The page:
Geological evolution of coastal Kenya as inferred from sedimentary sequences and marines terraces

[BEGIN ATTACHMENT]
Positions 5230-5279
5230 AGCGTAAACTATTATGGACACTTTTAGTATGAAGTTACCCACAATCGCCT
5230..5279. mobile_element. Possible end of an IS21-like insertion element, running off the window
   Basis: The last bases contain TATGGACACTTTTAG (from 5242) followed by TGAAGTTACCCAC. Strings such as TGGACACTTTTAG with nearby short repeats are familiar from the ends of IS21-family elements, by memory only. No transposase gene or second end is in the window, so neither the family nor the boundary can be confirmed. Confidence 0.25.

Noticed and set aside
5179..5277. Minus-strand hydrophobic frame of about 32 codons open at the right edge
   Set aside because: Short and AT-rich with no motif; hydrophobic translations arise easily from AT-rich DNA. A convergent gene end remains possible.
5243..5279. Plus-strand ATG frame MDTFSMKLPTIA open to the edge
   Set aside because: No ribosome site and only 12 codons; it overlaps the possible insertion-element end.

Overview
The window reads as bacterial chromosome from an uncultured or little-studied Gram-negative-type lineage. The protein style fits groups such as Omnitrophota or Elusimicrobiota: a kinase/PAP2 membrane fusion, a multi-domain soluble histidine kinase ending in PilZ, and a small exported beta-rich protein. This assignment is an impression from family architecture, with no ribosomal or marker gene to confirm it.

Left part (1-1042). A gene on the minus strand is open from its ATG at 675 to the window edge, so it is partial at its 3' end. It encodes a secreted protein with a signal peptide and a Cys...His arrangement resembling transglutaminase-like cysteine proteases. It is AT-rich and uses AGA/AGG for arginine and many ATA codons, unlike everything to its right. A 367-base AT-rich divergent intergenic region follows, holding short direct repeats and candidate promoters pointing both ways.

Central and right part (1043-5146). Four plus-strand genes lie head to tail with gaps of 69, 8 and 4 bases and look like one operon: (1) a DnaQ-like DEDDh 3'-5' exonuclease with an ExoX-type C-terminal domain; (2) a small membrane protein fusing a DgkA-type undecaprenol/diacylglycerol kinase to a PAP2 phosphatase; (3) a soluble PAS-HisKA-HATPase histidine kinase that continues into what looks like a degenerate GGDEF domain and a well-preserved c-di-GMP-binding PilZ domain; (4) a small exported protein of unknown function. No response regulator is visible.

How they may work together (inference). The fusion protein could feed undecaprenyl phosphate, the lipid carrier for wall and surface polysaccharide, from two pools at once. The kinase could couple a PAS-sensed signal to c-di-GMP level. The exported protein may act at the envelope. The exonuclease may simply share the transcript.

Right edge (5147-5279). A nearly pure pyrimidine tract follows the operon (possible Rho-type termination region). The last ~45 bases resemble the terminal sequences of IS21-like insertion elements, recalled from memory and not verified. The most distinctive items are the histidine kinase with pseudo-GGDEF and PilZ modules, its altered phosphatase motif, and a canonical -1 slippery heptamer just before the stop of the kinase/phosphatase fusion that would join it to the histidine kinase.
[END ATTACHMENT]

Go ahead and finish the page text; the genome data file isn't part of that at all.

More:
Based on extensive field and literature surveys together with radiometric dating evidence, the coastal geology of Kenya consists of the Karoo (Upper Carboniferous-Lower Jurassic) to Recent sedimentary sequences with minor local intrusions of igneous rocks of post- Jurassic age. The oldest sedimentary rocks found in coastal Kenya belong to the Karoo sequence and are exposed in the Mombasa coastal basin. In East Africa, the Karoo grabens were initiated by passive extensional regimes with normal-fault displacements being the extensional mechanism. In coastal Kenya, the Karoo graben was initiated in the Early Permian with the possible existence of pre-rift tillitic Dwyka equivalent sediments of Late Carboniferous sediments. The extensional regime of coastal Karoo basin terminated in the Jurassic when the basin was tectonically sealed off by the Late Jurassic faults which heralded the drifting away of Madagascar from the African continent. The Karoo basin is elongated in a broadly north-south direction and has a basin-fill of approximately 6,500 - 7,000 m comprising alluvial, fluvial and lacustrine sequences. The Karoo sediments in coastal Kenya constitute the Duruma Group which is equivalent to the Karoo Super-group seen elsewhere in East Africa and they crop out onshore west of Mombasa town parallel to the coastline. The western boundary of the coastal Karoo basin is relatively more complex than the eastern margin, with both faulted and unconformable contact with the basement, which is of the Precambrian Mozambique Bell. The eastern margin of the basin is broadly defined by the post- Karoo Middle Jurassic marine limestones of the Kambe Formation. The limestone has both faulted and unconformable relationships with the underlying Duruma Group. The rest of the post-Karoo sediments are mainly prograding marginal to deep marine and shoreline sequences deposited in cycles separated by well-defined tectonic phases. The uplift of the eastern shoulders of the Tertiary East African Rift during the Pliocene led to down warping of the Kenya coastal region resulting in the deposition of fluviatile sediments of the Marafa Formation. The coastal area emerged later in the Late Pliocene to Early Pleistocene, at which time dune sands of the Mauarini Formation .and other lagoonal sands were deposited. In the Quaternary period.coastal Kenya was the desposition of dune and lagoonal sands, and the growth of coral Iimestone, intercalated with continentally derived fluvial channel sands.